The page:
2. ^ a b c DeWitt, TH, Berry, WJ, Canfield, TJ, Fulford, RS, Harwell, MC, Hoffman, JC, Johnston, JM, Newcomer-Johnson, TA, Ringold, PL, Russell, MJ, Sharpe, LA & Yee, SH (2020), 'The Final Ecosystem Goods & Services (FEGS) Approach: A Beneficiary-Centric Method to Support Ecosystem-Based Management', in T G O’Higgins, M Lago & T H DeWitt (eds), Ecosystem-Based Management, Ecosystem Services and Aquatic Biodiversity : Theory, Tools and Applications. [online], Springer International Publishing, Cham, pp. 127-145. Available at:
  3. ^ a b c d Haines-Young, R & Potschin, MB (2018), Common international classification of ecosystem services (CICES) V5. 1 and guidance on the application of the revised structure. . .. [online], European Environment Agency (EEA). Available at:
  4. ^ Helm, D (7 January 2019), 'Natural capital: assets, systems, and policies', Oxford Review of Economic Policy. [online], vol. 35, no. 1, pp. 1-13. Available at: [Accessed 29 June 2023].
  5. ^ a b Landers, DH & Nahlik, AM (2013), Final ecosystem goods and services classification system (FEGS-CS). [online], vol. EPA/600/R-13/ORD-004914., United States Environmental Protection Agency (EPA).. Available at: [Accessed 22 September 2020].
  6. ^ Matzdorf, B & Meyer, C (May 2014), 'The relevance of the ecosystem services framework for developed countries’ environmental policies: A comparative case study of the US and EU', Land Use Policy. [online], vol. 38, pp. 509-521. Available at: [Accessed 26 May 2021].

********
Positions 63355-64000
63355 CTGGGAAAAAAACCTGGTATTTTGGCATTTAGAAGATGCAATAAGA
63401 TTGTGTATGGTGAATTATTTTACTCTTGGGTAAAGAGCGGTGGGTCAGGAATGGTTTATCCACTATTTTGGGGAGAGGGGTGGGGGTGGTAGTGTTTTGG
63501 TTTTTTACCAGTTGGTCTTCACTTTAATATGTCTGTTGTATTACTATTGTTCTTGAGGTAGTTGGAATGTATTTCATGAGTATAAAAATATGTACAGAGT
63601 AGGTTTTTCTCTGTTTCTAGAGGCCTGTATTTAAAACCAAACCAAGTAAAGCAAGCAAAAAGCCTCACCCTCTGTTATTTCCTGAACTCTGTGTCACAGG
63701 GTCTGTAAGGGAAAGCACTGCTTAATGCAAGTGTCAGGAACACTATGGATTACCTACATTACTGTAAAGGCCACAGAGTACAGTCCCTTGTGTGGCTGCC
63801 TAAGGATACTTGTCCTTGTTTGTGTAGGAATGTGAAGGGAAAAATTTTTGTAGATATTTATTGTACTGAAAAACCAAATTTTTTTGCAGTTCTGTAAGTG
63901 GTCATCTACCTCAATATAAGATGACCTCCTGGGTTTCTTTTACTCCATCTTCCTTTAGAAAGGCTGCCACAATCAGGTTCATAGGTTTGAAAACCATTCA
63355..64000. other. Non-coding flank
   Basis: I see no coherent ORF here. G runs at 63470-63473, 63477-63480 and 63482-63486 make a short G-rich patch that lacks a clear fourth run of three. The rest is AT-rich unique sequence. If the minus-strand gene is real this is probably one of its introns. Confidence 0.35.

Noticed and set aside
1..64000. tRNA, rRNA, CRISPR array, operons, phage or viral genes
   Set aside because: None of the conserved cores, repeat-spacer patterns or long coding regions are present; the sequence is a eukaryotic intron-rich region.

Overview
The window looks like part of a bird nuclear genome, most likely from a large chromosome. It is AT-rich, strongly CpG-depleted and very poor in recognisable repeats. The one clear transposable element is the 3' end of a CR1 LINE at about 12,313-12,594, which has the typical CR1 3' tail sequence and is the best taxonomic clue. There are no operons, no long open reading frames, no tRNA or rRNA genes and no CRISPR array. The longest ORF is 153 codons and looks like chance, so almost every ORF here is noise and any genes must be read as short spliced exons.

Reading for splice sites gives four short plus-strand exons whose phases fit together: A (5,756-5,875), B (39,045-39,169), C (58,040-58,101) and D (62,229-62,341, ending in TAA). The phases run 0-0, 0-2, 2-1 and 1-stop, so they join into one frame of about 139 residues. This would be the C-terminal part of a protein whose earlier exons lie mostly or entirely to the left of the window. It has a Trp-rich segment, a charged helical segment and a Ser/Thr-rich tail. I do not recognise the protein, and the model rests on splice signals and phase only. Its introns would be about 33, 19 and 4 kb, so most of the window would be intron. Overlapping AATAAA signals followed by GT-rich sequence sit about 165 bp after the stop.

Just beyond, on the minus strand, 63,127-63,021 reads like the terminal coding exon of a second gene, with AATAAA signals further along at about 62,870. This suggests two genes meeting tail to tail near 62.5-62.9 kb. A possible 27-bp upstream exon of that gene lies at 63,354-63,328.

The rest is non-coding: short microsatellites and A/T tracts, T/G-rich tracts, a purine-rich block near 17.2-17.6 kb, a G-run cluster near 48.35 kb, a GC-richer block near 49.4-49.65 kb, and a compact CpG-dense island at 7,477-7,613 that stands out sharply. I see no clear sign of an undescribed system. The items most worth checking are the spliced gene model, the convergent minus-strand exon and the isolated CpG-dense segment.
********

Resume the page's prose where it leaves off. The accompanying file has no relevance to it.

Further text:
7. ^ a b Millennium Ecosystem Assessment (2005), Ecosystems and Human Well-being: Synthesis. [online], Island Press, Washington, DC.. Available at:
  8. ^ Newcomer-Johnson, T, Andrews, F, Corona, J, DeWitt, TH, Harwell, MC, Rhodes, C, Ringold, P, Russell, MJ & Van Houtven, G (2020), National Ecosystem Services Classification System (NESCS) Plus. [online], vol. EPA/600/R20/267, U.S. Environmental Protection Agency. Available at:
  9. ^ The Economics of Ecosystems and Biodiversity for Water and Wetlands (2013). [online], Institute for European Environmental Policy Ramsar Secretariat, Gland. Available at:–-how-much-is-a.
  10. ^ U.S. Environmental Protection Agency (2020), Metrics for national and regional assessment of aquatic, marine, and terrestrial final ecosystem goods and services. [online], vol. EPA645/R-20-002, U.S. Environmental Protection Agency. Available at:
  11. ^ a b c UN Committee of Experts on Environmental-Economic Accounting (2021), System of Environmental-Economic Accounting—Ecosystem Accounting: Final Draft. [online], United Nations Department of Economics and Social Affairs Statistics Division. Available at:
  12. ^ a b c d US Environmental Protection Agency (2015), National Ecosystem Services Classification System (NESCS): Framework Design and Policy Application. [online], vol. PA/800/R-15/002, US Environmental Protection Agency, Washington DC, U.S.A.. Available at:

Last updated: 14 November 2022

This page should be cited as:

Department of Environment, Science and Innovation, Queensland (2022) Wetland services (services), WetlandInfo website, accessed 18 March 2024. Available at:

Queensland Government
WetlandInfo   —   Department of Environment, Science and Innovation